College Needs Corner has read some new articles and wants to share the information with you.

  • In the article “Lawrence Landweber Helped Build Today’s Internet, Now He’s Advising Its Future” published by Sarah Mitroff in Wired online magazine one can read about one of the Internet’s pioneers. In 1979 Lawrence Landweber created the Computer Science Network (CSNET), an intentionally open computer network that helped pave the way for the modern internet. He predicted that this technology would be used in banking, travel, and commerce, but did not anticipated the hackers’ attacks of the unsecured network. Landweber is currently involved with the Global Environment for Network Innovations (GENI) project to create faster and more secure networks. “The current internet has serious flaws,” says Landweber. “The internet was never designed to be secure, and in the formative days, privacy wasn’t that much of an issue,” says Landweber. He is as enthusiastic as ever about computer science: “What I love most about this field is that no matter what you’ve done in the past, the future is always more exciting.”
  • From Palo Alto Online News: “Stanford’s hottest major: computer science”
    Stanford student interest in the field follows curriculum redesign, and outpaces national trend.

    More than 220 students in a class of about 1,700 chose to major in computer science — a 25 percent leap from the previous record in 2000-2001. The Computer Science department’s Associate Chair for Education is Mehran Sahami, a former research scientist at Google.”Virtually every field is touched by computer science in some way,” Sahami told the Engineering Report.”In medicine and biology computational methods are used to analyze DNA, predict treatment outcomes and model drugs at a molecular level. In environmental sciences, there is need for climate modeling. In investing and finance, algorithmic approaches are widely used.”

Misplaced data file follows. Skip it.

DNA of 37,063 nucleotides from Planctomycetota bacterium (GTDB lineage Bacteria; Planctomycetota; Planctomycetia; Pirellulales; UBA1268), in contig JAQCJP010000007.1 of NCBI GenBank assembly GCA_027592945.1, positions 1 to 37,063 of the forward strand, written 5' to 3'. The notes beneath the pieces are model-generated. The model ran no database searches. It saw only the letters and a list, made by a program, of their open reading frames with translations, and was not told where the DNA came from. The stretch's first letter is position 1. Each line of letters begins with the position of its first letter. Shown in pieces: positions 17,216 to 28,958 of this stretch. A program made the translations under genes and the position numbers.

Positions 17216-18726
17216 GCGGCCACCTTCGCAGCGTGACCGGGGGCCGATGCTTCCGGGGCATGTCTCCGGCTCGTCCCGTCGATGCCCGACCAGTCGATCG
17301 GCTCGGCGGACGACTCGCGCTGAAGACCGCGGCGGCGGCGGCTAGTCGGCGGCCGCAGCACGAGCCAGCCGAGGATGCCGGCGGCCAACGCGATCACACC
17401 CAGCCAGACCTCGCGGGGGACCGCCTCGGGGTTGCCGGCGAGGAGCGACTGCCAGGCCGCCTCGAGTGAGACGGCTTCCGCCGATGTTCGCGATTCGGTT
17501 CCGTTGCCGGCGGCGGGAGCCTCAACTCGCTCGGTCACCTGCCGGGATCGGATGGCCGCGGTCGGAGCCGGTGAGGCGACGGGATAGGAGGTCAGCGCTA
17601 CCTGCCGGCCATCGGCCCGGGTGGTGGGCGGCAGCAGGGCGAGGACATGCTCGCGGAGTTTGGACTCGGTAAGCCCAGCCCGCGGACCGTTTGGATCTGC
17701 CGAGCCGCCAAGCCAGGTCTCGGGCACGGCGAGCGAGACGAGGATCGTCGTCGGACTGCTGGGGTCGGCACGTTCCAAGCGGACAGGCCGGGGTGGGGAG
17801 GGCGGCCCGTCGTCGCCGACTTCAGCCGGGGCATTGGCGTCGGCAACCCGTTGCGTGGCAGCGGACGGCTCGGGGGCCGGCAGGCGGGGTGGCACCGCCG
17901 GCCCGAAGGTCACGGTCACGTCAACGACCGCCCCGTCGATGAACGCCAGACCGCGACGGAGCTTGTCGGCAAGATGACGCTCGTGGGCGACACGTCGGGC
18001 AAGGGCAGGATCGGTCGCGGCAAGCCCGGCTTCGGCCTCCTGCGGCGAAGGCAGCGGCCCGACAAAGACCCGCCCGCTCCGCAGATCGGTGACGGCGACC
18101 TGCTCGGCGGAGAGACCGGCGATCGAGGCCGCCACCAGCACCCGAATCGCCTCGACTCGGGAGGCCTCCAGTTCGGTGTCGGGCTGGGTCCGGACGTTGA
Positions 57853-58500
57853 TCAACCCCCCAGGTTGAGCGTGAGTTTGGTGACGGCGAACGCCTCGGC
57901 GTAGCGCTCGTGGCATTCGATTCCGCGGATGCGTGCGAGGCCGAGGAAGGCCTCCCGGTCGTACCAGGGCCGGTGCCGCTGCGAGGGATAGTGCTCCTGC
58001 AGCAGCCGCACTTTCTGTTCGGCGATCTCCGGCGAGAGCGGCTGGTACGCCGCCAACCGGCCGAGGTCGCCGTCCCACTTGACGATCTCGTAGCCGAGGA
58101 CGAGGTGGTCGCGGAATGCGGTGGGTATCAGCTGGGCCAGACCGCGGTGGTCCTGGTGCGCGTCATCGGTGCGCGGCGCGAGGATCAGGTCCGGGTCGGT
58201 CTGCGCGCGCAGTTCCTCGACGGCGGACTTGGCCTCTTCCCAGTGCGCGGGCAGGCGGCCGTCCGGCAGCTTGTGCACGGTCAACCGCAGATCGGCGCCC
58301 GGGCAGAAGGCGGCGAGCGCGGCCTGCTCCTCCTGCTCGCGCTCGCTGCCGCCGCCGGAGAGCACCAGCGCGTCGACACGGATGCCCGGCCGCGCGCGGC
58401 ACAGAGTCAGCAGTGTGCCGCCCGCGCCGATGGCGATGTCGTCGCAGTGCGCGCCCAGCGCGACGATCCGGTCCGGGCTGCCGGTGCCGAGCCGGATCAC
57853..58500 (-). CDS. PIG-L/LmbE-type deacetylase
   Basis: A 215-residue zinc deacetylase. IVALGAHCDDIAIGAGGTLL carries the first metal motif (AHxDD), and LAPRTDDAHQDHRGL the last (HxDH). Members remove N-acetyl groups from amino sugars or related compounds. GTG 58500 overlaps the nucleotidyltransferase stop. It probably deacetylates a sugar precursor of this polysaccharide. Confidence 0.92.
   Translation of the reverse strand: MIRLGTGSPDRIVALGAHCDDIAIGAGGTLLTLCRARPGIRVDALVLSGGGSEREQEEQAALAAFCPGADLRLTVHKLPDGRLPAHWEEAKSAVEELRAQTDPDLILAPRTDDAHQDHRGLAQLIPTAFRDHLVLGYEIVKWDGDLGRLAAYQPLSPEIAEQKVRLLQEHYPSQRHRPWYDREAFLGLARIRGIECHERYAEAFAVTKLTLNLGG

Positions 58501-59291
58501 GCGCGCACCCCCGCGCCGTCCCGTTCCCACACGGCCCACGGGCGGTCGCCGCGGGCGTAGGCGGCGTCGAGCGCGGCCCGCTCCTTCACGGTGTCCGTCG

“Computers have dramatically changed animation, and artists with knowledge of computers are increasingly in demand. Conversely, computer scientists studying graphics need an appreciation for art. After all, a bad picture, even one in high resolution, is still a bad picture,” Sahami said.

  • From Rutgers University Media Relations: Rutgers Engineers Design Cell Phone App to Reduce Distracted Driving. Disregard for laws prompts experts to investigate whether technology can help reduce accidents. Laws that limit cell phone use while driving don’t seem to be curbing accidents blamed on drivers who insist on talking or texting behind the wheel.
    US iTunes, App Store, iBookstore, and Mac App Store
    This has some engineers and lawmakers wondering if technology can do what threats of fines or jail time are not. Could cell phones automatically become less distracting while their owners are driving?

    Rutgers engineers believe they can. They and colleagues at Stevens Institute of Technology have designed and tested a smart phone application that pinpoints where a cell phone user is sitting: on the driver’s side or the passenger’s side. Then, according to the position in the car, the smart phone application acts differently. It lets the passengers continue their use of the phone, but limits the driver’s use of the phone.

  • Whichbook is a website that makes available new ways to choose books to read. Another website What Should I Read Next? provides recommendations and suggestions from real readers. Explore them!

Filed under: College needs

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